Aug 15, 2013
© 2014, Roadracing World Publishing, Inc.
by David Swarts
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FIM MotoGP World Championship: Cal Crutchlow. Photo courtesy of Dorna/motogp.com.
MotoGP rider Cal Crutchlow’s move from the Monster Yamaha Tech 3 team to the Ducati Corse squad was all about becoming a “factory” rider and reaping the benefits that come with it.
Earlier this month it was announced simultaneously that Crutchlow would be leaving the Monster Yamaha Tech 3 satellite team to join the Ducati Corse factory MotoGP team in 2014 and that Yamaha had signed Moto2 standout Pol Espargaro to ride for Monster Yamaha Tech 3.
Based on this, some saw Crutchlow’s move as his only choice because Yamaha had already signed Espargaro and with Jorge Lorenzo, Valentino Rossi and Bradley Smith already under contract, Crutchlow had no place left at Yamaha. But the 27-year-old British rider said that even though Yamaha had signed Espargaro they were still offering him a satellite ride for 2014 and he left to become a factory rider.
“I could stay. I could stay at Yamaha,” Crutchlow told Roadracingworld.com Thursday. “There was an offer for me to stay on the table, but it wasn’t what I wanted. What I mean is it was a one-year deal when I wanted a two-year deal. And they made it clear that if Jorge or Valentino wanted to stay after 2014 they can. So still there is no way for me to improve. I’m still in the same team and not improving in Yamaha as a brand. So the decision was very easy from this comment that they made to me.”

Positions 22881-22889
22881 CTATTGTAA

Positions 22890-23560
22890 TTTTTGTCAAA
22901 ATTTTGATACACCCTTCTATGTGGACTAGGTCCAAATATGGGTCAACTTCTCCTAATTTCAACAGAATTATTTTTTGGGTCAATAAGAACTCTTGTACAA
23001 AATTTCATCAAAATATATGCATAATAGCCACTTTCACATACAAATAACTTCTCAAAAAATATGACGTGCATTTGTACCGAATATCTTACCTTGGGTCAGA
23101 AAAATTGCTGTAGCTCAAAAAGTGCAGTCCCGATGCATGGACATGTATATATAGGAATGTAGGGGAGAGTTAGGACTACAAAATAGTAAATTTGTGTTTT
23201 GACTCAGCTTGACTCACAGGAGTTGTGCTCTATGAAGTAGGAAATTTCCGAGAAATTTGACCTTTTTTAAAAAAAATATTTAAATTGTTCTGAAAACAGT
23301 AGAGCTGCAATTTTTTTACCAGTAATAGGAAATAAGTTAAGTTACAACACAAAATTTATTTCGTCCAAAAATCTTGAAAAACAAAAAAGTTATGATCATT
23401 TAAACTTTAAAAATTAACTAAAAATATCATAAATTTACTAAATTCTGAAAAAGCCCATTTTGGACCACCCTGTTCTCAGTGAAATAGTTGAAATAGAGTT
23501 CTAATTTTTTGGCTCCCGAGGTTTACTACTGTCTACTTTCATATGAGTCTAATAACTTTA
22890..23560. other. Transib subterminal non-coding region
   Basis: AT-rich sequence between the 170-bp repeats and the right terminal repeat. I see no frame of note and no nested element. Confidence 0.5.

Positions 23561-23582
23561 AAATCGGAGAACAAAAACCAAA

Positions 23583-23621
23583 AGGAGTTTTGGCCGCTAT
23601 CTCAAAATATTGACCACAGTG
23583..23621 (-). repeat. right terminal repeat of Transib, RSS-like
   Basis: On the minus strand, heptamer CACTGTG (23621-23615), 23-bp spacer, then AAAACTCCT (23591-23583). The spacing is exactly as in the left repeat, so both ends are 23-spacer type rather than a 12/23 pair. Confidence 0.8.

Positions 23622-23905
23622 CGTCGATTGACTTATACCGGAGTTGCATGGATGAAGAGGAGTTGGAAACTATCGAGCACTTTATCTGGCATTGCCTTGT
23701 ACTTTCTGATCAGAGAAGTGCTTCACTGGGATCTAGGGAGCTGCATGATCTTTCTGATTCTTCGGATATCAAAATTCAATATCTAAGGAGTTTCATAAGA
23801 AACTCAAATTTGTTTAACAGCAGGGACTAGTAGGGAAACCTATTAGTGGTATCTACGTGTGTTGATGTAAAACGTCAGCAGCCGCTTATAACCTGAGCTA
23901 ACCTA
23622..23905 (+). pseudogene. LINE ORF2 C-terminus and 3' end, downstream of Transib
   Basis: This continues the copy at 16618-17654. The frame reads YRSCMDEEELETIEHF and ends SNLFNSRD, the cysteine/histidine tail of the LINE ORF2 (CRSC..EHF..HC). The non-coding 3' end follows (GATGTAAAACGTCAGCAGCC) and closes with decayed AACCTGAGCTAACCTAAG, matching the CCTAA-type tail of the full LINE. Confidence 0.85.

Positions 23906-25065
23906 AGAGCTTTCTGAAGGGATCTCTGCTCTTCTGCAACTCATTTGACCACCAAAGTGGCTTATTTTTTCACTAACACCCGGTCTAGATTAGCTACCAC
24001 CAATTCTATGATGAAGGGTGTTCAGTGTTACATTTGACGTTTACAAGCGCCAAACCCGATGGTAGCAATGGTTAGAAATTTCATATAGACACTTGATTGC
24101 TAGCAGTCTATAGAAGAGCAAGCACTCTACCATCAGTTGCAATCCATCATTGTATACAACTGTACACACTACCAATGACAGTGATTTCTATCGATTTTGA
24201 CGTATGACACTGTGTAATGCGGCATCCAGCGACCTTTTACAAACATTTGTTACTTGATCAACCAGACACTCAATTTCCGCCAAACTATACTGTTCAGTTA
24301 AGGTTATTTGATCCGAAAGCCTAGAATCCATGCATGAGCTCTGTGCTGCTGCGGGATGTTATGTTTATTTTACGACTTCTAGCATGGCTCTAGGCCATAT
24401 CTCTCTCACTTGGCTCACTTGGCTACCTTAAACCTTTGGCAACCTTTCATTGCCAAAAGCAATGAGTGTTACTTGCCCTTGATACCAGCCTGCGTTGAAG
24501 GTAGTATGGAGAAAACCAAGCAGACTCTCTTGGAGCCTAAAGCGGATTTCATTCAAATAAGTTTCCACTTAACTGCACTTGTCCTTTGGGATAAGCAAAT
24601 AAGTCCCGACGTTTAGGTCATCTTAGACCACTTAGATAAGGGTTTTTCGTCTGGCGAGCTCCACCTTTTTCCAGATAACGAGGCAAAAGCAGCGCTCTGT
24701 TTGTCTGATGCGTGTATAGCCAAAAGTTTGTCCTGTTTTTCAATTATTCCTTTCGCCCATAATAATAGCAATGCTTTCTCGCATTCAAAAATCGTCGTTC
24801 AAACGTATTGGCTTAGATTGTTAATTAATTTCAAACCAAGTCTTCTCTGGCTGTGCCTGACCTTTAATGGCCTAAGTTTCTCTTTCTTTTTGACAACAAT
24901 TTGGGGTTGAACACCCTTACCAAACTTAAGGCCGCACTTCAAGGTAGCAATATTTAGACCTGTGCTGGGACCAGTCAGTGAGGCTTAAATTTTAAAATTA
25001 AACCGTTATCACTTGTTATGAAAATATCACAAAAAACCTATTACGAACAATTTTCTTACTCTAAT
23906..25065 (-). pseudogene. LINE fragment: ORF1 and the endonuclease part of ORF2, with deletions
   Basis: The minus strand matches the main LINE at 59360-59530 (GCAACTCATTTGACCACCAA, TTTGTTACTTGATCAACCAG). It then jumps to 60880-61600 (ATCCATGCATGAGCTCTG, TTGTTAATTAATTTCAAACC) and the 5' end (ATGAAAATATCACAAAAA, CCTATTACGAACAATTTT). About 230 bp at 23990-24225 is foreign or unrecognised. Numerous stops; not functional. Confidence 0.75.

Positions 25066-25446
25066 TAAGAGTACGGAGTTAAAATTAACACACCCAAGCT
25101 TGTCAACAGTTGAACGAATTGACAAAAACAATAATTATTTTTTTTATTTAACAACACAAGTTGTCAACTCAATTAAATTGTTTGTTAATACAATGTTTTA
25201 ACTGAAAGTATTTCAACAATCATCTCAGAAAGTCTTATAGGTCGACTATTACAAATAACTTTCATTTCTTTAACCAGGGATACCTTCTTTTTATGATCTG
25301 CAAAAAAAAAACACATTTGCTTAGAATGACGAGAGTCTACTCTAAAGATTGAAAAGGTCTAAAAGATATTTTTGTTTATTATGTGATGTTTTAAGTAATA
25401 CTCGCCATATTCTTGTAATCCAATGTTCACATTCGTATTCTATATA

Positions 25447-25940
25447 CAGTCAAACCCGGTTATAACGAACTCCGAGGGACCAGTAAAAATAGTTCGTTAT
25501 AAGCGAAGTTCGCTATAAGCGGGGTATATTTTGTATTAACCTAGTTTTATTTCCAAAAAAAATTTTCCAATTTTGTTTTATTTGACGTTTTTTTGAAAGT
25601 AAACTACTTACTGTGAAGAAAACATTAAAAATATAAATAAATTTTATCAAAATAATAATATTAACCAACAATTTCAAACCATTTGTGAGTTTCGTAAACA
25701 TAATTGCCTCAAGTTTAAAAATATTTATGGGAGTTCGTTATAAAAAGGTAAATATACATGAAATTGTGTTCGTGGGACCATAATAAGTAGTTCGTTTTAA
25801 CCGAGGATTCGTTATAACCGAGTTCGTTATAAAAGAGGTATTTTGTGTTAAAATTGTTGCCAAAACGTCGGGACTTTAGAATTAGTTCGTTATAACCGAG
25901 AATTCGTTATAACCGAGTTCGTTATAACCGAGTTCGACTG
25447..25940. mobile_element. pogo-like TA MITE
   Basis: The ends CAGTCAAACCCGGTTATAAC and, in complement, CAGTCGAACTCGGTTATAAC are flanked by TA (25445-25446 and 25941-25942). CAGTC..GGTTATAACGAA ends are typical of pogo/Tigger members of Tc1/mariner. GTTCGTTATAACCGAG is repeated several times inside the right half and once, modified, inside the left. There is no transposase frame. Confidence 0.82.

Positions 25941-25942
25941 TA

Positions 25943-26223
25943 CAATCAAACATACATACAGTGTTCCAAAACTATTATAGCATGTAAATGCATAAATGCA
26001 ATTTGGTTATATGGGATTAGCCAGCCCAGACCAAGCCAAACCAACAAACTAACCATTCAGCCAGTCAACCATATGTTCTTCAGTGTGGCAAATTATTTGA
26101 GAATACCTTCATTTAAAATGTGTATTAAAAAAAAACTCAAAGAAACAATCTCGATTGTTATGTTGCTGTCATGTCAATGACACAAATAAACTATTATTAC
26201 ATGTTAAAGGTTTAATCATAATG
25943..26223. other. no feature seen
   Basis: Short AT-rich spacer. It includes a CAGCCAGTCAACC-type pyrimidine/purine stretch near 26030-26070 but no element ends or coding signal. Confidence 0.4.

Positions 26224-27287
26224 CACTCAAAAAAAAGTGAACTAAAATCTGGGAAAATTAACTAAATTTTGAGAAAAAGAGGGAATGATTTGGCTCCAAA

It’s also widely believed that Ducati’s offer to Crutchlow includes a much bigger paycheck than he receives now or would have received had he stayed with Yamaha. But to earn that paycheck, Crutchlow will be asked to get results on what is currently the least competitive factory prototype in MotoGP racing. What does Crutchlow think of the Ducati?
“I like the color,” Crutchlow said, joking. “At the end of the day, it's a motorcycle that people have done very well on in the past and not just one rider. Yeah, as I said, hopefully things will change a little, but I will give 100%. I believe my 100% will be good enough. If I didn't think my 100% was good enough, I wouldn't be racing a motorcycle. So I think, you know, I'll try my best, and that's all I can do.”
Asked what he thinks of Crutchlow leaving Yamaha and signing with Ducati, defending MotoGP World Champion Lorenzo said, “Probably I would do the same if I were in his position. I think he make a very good job these last two years in Yamaha. His problem is he stay in his position at the wrong time, because Yamaha have very competitive riders like Valentino and me in the official team signing for two years. So this for sure was not an advantage for him. And he didn’t get the support he wanted. Obviously in this moment almost everyone would say the Yamaha of Cal is better than the Ducati this year, so I think he’s thinking they can improve his bike in the future. Also, the offer of the money is much bigger. So hopefully for him will be good on the economic side and on the sporting side.”